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2016 Texas Airgun show: Part 2

by Tom Gaylord
Writing as B.B. Pelletier

Part 1

This report covers:

  • It was a great show!
  • Some of the guns I saw at the show
  • Seriously though
  • Not for sale
  • Demonstrations
  • Air Bolt
  • Robin Hood
  • An interesting find
  • Will there be another show?

It was a great show!

I sold more airguns at this show than at any other I have attended. Besides that I met a lot of readers who came up and shook my hand. That is so nice, because it tells me who I’m reaching.

I had my latest book for sale on the table and it looks like I sold about 20 of them. I wanted to have coffee cups, hats and tee-shirts, but I’m updating my Godfather logo so it will be right when I sell them. Next year for sure.

The bottom line was — I had a great show! So did every dealer I talked to. Larry Hannusch told me he sold more guns than he normally does and Sun Optics actually sold out of several items. I know AirForce Airguns was doing a brisk business on the tables behind me, and Dennis Quackenbush, who usually only brings guns for people who have ordered them actually had guns for sale this time! He told me after the show he sold several of them.

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How to range-find with an adjustable parallax scope

by Tom Gaylord
Writing as B.B. Pelletier

This report covers:

  • Why know the range?
  • First point
  • Focus — not rangefinding
  • Limitations
  • Temperature
  • What scale is on the adjustment?
  • Sidewheels
  • Scope magnification
  • The average airgunner
  • Do you need a range finding scope?

I’m writing this report for a new reader — Ovid. As soon as I replied to his request last week, another reader said he wanted to know how it worked, too, which tells me there are couple thousand silent readers with the same question. So, let’s learn how to determine ranges with a parallax adjusting scope.

Why know the range?

Airgunners need to know the range to the target because of the arched trajectory their pellets follow. Where centerfire cartridges may drop 9 inches over a distance of 250 yards, an airgun can do the same thing in 60 yards. And some competitions like field target demand that the pellet pass through a small hole without touching the sides of the hole, or the target will lock up and not fall. So, we are not talking inches — we are talking fractions of an inch! Therefore, knowing the trajectory of the one pellet you shoot at all distances and knowing the precise distance to your target is critical.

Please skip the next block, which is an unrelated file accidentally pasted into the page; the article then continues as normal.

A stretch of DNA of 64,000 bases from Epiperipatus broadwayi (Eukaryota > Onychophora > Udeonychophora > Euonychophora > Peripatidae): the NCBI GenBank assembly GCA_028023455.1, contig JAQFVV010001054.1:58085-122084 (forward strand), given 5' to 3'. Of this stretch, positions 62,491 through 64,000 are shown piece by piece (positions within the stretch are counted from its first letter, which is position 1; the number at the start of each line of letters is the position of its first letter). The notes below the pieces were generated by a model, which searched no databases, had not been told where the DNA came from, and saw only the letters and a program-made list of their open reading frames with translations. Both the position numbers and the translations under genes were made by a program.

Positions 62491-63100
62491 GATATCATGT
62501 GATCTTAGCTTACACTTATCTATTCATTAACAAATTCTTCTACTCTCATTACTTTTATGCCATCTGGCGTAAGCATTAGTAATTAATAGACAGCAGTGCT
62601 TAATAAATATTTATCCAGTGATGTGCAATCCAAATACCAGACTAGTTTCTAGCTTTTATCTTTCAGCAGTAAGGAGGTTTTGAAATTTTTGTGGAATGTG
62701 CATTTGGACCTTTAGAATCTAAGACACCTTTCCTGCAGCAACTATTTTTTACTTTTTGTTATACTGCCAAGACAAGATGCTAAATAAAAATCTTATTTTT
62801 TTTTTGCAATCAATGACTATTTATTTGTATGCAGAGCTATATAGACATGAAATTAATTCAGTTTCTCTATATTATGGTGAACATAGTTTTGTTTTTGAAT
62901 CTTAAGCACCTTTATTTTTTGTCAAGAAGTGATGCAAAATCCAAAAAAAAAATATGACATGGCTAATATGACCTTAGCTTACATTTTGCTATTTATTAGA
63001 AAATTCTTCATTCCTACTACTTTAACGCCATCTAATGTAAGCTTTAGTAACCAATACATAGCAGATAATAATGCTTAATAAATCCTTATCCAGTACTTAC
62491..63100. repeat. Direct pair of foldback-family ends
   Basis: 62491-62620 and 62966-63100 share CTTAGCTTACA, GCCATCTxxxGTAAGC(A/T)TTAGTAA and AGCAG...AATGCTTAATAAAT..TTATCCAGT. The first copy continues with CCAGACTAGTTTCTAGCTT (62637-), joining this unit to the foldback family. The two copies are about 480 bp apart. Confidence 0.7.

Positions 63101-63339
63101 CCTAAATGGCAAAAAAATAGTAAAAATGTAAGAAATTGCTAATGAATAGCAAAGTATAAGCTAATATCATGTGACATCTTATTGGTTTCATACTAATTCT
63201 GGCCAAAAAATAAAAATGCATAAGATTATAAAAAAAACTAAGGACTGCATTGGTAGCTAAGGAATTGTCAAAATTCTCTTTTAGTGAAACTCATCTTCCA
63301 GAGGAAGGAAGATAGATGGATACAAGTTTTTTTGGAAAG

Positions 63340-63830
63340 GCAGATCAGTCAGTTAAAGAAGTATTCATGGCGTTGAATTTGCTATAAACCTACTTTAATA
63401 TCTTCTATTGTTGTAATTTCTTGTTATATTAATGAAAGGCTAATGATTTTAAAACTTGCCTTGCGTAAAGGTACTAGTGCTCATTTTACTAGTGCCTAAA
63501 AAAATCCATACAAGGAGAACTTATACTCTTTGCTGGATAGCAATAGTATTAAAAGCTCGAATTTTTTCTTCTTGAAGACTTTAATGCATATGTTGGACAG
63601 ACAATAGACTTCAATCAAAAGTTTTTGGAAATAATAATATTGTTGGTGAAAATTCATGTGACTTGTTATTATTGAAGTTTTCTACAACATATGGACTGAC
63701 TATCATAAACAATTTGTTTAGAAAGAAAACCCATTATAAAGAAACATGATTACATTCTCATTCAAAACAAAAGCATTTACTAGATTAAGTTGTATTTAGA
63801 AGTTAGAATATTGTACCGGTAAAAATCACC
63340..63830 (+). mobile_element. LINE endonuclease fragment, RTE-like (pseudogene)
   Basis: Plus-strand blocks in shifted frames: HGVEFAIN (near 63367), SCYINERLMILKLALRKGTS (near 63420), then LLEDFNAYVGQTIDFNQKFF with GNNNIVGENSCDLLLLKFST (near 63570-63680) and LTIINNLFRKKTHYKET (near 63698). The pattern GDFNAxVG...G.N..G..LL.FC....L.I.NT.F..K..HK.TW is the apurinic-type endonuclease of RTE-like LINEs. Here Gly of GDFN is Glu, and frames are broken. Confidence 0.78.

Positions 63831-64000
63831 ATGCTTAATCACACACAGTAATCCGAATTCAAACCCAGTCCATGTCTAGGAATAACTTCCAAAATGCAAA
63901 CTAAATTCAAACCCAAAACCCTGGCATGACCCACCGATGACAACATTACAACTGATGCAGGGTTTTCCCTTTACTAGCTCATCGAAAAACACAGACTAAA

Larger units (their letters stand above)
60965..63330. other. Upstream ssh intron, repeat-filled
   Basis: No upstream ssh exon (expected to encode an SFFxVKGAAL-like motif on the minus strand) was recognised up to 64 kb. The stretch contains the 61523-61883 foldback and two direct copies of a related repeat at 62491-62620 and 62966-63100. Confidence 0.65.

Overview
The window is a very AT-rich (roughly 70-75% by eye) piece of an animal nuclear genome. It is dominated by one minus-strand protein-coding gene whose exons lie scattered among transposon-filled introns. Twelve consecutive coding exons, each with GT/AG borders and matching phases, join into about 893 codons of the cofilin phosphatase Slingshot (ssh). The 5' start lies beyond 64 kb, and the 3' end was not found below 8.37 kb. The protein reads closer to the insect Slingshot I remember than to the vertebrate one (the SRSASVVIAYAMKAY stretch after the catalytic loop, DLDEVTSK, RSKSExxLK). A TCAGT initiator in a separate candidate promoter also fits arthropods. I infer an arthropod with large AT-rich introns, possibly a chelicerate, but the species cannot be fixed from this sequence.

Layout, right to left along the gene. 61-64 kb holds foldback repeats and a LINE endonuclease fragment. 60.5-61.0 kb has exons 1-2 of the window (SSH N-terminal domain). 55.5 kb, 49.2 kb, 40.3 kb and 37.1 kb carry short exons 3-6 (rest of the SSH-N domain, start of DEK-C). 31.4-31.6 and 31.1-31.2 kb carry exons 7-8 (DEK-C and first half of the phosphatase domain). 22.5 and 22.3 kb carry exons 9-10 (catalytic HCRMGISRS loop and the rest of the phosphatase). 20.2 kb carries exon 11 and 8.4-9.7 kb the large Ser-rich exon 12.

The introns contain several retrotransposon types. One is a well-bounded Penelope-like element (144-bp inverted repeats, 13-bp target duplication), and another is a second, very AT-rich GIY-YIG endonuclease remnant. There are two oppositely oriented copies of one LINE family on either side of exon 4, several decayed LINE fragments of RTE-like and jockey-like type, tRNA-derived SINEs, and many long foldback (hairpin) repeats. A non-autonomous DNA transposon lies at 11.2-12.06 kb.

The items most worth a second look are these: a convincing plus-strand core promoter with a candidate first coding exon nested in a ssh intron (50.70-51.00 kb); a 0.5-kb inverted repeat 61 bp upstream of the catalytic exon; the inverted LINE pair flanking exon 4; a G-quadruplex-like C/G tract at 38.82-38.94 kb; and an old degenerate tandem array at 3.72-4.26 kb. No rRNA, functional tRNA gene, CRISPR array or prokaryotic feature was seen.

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2016 Texas Airgun show: Part 1

by Tom Gaylord
Writing as B.B. Pelletier

This report covers:

  • Weather
  • Started late?
  • Flash flood of people!
  • What kind of show was it?
  • Some finds
  • The gate

Here we go! The 2016 Texas Airgun Show was the most different airgun show I have ever attended. I will try to tell you why, but as I do, you will learn that I did not see the entire show, so I’ll rely on the comments of others to assist me.

Weather

The weather was perfect! Normally Texas is above 100 degrees at this time in August, but this day was just 91. And the humidity was down, as well. Rain had been predicted earlier in the week, but the sun was out most of the day and I don’t think a drop fell.

Started late?

Every airgun show I have attended, which is over 40 by now, has had the dealers lined up at the door, pressing to get in even before it’s time. This Texas show was not like that. In fact, at 7 a.m., half an hour after the doors were opened for the dealers to set up, there were still only about one-third of the tables filled. I thought something was up. A few people said the show was hard to locate, but that was because they were using Google Maps to find it. If they switched to Map Quest, the directions were perfect.